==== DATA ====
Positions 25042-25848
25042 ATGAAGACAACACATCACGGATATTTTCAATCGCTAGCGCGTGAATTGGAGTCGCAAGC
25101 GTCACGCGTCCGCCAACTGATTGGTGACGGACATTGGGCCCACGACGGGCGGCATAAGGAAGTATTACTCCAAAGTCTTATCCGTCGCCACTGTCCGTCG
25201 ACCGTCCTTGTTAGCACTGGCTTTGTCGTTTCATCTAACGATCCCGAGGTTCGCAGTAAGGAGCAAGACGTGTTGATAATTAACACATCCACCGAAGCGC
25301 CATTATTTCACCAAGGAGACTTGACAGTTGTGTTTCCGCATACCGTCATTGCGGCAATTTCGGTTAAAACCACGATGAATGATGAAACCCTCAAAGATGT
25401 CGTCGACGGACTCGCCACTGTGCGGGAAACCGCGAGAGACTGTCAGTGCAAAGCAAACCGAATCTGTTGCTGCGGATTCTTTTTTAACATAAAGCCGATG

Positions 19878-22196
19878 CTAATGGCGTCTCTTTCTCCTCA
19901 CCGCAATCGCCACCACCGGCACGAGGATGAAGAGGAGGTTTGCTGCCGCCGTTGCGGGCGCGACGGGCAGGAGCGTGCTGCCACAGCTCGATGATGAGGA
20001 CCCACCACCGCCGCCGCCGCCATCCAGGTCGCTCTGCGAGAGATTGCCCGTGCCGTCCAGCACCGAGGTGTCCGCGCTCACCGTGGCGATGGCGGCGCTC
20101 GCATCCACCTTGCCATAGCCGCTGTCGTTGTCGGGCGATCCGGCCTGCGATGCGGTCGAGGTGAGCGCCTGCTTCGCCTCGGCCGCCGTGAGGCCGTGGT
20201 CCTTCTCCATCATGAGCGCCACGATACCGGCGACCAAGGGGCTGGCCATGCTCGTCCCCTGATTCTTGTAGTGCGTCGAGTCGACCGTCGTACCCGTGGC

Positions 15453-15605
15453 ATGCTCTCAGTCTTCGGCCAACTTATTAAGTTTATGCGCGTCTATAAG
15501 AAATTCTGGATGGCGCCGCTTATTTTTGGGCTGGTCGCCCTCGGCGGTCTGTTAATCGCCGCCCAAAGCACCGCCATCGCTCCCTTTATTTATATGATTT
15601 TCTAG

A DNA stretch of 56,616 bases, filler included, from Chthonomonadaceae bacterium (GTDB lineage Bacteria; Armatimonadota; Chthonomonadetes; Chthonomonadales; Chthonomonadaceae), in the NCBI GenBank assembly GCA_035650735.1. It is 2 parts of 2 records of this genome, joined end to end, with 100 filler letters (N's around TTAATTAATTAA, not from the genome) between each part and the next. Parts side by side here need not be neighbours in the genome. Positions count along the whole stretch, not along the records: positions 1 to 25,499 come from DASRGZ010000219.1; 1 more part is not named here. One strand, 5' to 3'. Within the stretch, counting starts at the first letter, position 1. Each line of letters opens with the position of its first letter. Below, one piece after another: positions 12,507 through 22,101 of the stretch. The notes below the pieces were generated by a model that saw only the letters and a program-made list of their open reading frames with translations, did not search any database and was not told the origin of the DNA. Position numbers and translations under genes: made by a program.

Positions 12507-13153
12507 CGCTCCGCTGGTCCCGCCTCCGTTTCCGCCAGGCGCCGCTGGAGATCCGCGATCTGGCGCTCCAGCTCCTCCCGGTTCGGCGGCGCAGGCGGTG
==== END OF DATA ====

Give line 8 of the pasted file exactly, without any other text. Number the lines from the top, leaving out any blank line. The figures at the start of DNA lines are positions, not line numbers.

19878 CTAATGGCGTCTCTTTCTCCTCA